Master plan can’t be amended without public suggestions: SC

Master plan can’t be amended without public suggestions: SC


DDA seeks to amend the Master Plan to increase the floor area ratio to provide relief to those facing sealing action.

NEW DELHI: The Supreme Court refused to modify on Thursday its order directing Delhi Development Authority (DDA) to invite suggestions and objections to the proposed amendments in the Master Plan of Delhi 2021 (MPD), saying changes in the MPD cannot be brought about without a meaningful public participation.

A bench of justices MB Lokur and Navin Sinha also pulled up the government for seeking a modification of its May 15 order that allowed the government to go ahead with changes in MPD but only 15 days after inviting public objections and views on its proposal. DDA was also slammed for raising the “bogey” of “public order and law and order” problems to justify the three-day time period it had given earlier to raise objections to the amendments. SC had on March 6 stopped DDA from notifying the amended MPD that increases the floor area ratio with an intention to provide relief to commercial establishments from the anti-sealing drive.

SC, which revived sealing and demolition of unauthorized structures in the Capital, said Delhi is being ravaged by unauthorised encroachments and none of the civic authorities, including DDA sincerely carry out its statutory duties.

“It is painful to require the issuance of directions to statutory authorities to carry out their functions in accordance with the law enacted by Parliament. Unfortunately, the situation in Delhi warranted such a direction due to the apathy civic authorities,” the judges said in the judgement given in response to DDA’S plea to modify the May 15 order.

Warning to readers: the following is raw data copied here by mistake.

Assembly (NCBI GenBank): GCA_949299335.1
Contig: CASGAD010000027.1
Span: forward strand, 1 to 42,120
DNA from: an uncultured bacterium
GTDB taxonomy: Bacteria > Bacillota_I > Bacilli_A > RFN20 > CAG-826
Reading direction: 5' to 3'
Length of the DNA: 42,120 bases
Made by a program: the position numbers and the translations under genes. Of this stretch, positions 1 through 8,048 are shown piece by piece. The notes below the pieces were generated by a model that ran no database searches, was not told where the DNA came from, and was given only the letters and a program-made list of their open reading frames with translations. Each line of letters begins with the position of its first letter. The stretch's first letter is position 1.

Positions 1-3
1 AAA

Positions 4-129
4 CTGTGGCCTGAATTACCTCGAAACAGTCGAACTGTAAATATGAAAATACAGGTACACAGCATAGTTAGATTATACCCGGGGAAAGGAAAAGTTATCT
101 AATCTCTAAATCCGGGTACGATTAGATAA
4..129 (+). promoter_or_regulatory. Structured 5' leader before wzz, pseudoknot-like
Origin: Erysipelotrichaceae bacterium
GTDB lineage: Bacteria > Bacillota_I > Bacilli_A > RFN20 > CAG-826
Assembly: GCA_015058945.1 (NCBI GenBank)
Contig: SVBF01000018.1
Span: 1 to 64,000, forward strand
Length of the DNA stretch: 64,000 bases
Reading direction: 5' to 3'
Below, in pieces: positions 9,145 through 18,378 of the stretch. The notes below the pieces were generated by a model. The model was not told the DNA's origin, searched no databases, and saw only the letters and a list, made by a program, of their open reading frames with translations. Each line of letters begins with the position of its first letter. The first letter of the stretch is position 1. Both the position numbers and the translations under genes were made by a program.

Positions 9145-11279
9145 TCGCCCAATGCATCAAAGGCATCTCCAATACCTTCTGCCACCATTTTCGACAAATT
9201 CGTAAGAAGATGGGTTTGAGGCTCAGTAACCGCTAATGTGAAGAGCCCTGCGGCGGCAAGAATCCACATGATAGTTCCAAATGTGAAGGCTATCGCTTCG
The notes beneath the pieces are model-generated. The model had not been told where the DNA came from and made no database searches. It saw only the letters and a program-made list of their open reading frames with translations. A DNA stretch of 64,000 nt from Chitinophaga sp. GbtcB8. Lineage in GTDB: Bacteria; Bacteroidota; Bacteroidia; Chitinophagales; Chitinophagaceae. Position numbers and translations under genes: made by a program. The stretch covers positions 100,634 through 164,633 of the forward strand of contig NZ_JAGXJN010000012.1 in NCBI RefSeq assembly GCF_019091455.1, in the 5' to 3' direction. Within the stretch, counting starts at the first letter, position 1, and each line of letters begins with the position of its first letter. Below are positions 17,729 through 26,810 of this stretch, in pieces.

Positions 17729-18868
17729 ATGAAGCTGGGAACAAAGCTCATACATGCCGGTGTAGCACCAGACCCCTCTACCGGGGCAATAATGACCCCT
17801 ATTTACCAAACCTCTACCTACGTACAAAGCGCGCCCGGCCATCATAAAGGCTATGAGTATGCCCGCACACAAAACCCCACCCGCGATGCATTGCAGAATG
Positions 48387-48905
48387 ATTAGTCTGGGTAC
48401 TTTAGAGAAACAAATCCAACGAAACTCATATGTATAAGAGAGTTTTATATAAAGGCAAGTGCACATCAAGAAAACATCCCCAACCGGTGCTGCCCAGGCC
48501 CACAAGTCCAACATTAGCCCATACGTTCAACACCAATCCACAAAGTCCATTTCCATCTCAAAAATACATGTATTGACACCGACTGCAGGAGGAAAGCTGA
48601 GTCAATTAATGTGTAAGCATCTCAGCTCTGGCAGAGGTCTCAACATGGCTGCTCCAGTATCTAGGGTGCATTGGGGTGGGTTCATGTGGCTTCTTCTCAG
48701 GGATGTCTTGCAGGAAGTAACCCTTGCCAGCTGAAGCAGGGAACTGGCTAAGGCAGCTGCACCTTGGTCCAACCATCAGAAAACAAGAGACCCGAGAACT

Attorney General KK Venugopal, representing DDA, had said there was no need for suggestions and objections because it had undertaken the exercise earlier in March. Before incorporating the changes in the MPD-2021 DDA had give three days to the public for the suggestions. But SC found it unreasonable on DDA’S part to reduce the

90-day period. “We are at a loss to understand the hyper-reaction and how changes in the Master Plan are sought without any meaningful public participation with perhaps an intent to satisfy lobbies and curtailing a period of 90 days to just three,” the judges said.

The court had enquired from DDA the reasons for reducing the statutory period. It was told that the rules allowed it on the ground to maintain public order. However, when the court asked for an instance, the DDA had failed to provide any except submitting orally that there were riots in Delhi. “We were also not told of any exigency that could affect the interest of the public which necessitated curtailing the period of 90 days,” court noted in its order.

Source: Hindustan Times
Dated: 25th May 2018

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